Giacomo Colosimo (born February 16, 1878 – died May 11, 1920) better known as "Big Jim Colosimo", was an Italian-American crime boss who built a criminal empire in Chicago based on prostitution, gambling, and racketeering. He gained power through petty crime and the heading of a chain of brothels. From about 1902 until his death in 1920, he led a gang that would ultimately be known as the Chicago Outfit. Johnny Torrio, an enforcer Colosimo imported in 1909 from New York, seized control after his death. Al Capone, a Torrio henchman, would later lead the infamous Outfit and bring it onto a national scale.
Born Giacomo Colosimo to Luigi Colosimo and his second wife Giuseppina Mascaro in the town of Colosimi, Province of Cosenza, Italy, he emigrated to Chicago in 1895. Beginning as a small time hood, Colosimo was noticed by First Ward aldermen Michael "Hinky Dink" Kenna and John Coughlin. He worked for them first as a precinct captain and later as their bagman. This provided Colosimo with the political connections that aided him in his rise to power as a mob boss.
Later on, Colosimo acquired another nickname, "Diamond Jim." This name was given to him because he frequently dressed in a white suit and wore diamond pins, rings, and other jewelry. This jewelry, combined with his charm and money, helped him establish relationships with women. He had a strong interest in women and money, which fueled his enthusiasm for prostitution. In 1902, Colosimo married Victoria Moresco, an established Chicago madame, and the two opened a second brothel. Within a few years, Colosimo expanded his business to nearly 200 brothels and had made inroads into gambling and racketeering.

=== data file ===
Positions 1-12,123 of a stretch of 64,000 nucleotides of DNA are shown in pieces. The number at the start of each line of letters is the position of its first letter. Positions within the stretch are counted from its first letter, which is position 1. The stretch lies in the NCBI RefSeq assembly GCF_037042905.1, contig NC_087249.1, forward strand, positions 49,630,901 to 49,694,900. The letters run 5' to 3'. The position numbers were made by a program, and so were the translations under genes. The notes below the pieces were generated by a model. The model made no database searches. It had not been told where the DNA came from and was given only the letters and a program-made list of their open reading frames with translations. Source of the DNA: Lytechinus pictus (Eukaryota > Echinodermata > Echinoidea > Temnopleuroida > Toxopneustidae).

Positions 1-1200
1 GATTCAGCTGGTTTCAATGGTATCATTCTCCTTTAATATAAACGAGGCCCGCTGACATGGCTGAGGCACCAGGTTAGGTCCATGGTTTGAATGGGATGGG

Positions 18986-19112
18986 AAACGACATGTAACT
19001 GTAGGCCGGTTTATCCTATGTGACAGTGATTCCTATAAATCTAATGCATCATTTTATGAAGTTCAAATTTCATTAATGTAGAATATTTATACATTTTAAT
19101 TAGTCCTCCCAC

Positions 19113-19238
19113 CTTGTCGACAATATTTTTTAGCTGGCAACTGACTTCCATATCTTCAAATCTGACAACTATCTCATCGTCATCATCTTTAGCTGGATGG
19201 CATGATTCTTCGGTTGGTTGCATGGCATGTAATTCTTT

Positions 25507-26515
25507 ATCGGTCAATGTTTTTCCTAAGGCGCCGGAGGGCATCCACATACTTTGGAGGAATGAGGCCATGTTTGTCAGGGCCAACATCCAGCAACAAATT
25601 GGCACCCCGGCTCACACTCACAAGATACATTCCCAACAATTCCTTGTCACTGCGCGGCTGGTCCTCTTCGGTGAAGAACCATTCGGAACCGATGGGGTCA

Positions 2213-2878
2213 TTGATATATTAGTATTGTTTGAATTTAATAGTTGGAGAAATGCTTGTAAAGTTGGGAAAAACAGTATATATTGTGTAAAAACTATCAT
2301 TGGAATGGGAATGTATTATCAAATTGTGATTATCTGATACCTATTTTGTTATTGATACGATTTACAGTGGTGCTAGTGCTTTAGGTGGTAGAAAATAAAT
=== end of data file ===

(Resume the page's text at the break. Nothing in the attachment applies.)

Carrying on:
By 1909, Colosimo was being seriously threatened by the Black Hand gang in Chicago and realized he needed help. He brought John "The Fox" Torrio to Chicago from Brooklyn and made him his second in command. The following year, Colosimo opened a self-named restaurant, Colosimo's Cafe, at 2126 South Wabash, in Chicago. In 1919, Torrio and Colosimo opened a brothel at 2222 South Wabash called Four Deuces. Torrio brought his old Brooklyn lieutenant, Al Capone, to work there as a bartender and bouncer, providing Capone his introduction to Chicago.
When prohibition went into effect in 1920, Torrio pushed for the gang to enter into bootlegging, but Colosimo refused. In May 1920, Colosimo went out of town to marry his second wife, Dale Winter, after he had deserted his first wife. When Colosimo returned to Chicago a week later, Torrio called him and let him know about a shipment arriving at his cafe. When Colosimo appeared at the cafe to wait for its delivery, he was shot and killed. The initial murder suspect was his new wife Dale, but no one was ever arrested for the murder. It was widely believed that Torrio ordered Colosimo's killing so that the gang could enter the lucrative bootlegging business. Torrio reportedly brought in New York colleague, Frankie Yale, to murder Colosimo. Al Capone has also been suspected as Colosimo's assassin.
Colosimo was the first to organize disparate parts of Chicago's crime scene. After his death, his gang was controlled first by John Torrio and then by Al Capone. It became the infamous Chicago Outfit.